For the control of pulp browning in peaches, Lurie et al. (2003) and Lurie and Crisosto (2005) indicate that besides delayed storage and controlled temperature, other techniques such as intermittent heating and the use of plastic containers are employed.
Thus, this present work aimed to characterize the effect of delayed storage in the preservation of quality and the control of pulp browning during cold storage of the yellow pulp peach cultivars 'Maciel' and 'Flordagrande' and the white pulp peach cultivars 'Chimarrita,' 'Marli' and 'Chiripa.'
Material and methods
These experiments were carried out with the yellow pulp peaches Maciel and Flordagrande and with the white pulp peaches 'Chimarrita', 'Marli', and 'Chiripa'.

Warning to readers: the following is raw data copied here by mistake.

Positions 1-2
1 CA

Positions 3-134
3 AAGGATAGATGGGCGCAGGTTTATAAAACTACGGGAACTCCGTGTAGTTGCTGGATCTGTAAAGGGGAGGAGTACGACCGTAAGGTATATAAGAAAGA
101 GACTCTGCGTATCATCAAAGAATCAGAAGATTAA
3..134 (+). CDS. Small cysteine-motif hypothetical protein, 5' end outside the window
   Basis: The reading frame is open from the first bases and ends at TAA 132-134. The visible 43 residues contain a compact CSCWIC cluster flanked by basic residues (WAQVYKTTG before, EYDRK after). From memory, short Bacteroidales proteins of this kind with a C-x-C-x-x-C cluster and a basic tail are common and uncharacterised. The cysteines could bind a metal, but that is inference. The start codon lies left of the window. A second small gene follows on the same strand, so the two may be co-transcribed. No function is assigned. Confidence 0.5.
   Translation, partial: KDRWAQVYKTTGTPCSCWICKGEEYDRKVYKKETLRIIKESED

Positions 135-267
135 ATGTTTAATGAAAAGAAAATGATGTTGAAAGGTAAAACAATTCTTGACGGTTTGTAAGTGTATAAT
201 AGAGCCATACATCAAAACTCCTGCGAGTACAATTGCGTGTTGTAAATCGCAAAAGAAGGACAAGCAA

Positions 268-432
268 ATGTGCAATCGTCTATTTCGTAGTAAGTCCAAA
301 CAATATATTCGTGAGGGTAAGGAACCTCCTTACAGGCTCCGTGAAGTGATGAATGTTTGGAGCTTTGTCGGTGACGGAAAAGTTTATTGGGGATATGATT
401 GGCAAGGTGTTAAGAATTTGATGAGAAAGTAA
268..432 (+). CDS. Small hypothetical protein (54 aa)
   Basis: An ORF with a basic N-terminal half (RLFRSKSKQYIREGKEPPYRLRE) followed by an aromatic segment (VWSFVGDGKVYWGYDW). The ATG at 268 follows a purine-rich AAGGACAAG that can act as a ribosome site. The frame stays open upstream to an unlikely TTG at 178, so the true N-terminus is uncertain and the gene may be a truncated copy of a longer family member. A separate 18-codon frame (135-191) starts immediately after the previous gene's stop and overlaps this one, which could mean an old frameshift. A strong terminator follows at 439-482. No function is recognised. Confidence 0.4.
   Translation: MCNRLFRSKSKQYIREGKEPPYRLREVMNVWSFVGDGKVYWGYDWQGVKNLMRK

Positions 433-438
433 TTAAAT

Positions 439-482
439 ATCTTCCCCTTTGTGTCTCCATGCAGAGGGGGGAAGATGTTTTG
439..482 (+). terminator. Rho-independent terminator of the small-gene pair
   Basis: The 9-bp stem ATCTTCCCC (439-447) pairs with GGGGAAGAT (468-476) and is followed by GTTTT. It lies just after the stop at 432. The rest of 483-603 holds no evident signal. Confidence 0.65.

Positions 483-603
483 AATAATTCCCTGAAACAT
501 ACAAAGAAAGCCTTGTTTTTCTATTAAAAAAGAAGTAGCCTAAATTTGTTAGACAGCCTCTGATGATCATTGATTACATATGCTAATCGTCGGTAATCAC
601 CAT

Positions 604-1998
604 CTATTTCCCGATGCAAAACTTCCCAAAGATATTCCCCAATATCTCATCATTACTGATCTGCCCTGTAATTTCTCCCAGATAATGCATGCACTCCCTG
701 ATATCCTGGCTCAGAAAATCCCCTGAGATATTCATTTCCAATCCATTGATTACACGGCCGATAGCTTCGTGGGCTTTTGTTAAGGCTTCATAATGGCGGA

The work was conducted during two harvesting seasons. The peaches, harvested at the mature-green stage, were obtained from a farm located in the municipality of Arroio dos Ratos, Rio Grande do Sul State, Brazil. Before placement in delayed storage, peaches were selected by skin color (less than 25% green) and cleaned in sodium hypochlorite (NaClO) solution at 100 mg [L.sup.-1], previously acidulated, for 10 minutes. Thxperimental design was completely randomized, with a factorial scheme of 3 x 8 (periods of delayed storage x sample times), with 3 replicates and an experimental plot composed of 15 peaches. To prepare for treatment, the peaches were exposed to delayed storage temperatures of 20 [+ or -] 0.5[degrees]C and 75 [+ or -] 3% R.H. in a cold room during 0, 24, or 48 hours. The peaches were then placed in the cold room at 0 [+ or -] 0.5[degrees]C and 92 [+ or -] 3% R.H. (monitored every half hour by a control panel located outside the cold room) for 28 days. The analyses were made at harvest and 1, 7, 14 and 21 days after storage; an additional sample was kept at room temperature ([degrees]C) two days after storage. All analyses were performed between 4 and 6 hours after the peaches were removed from cold storage.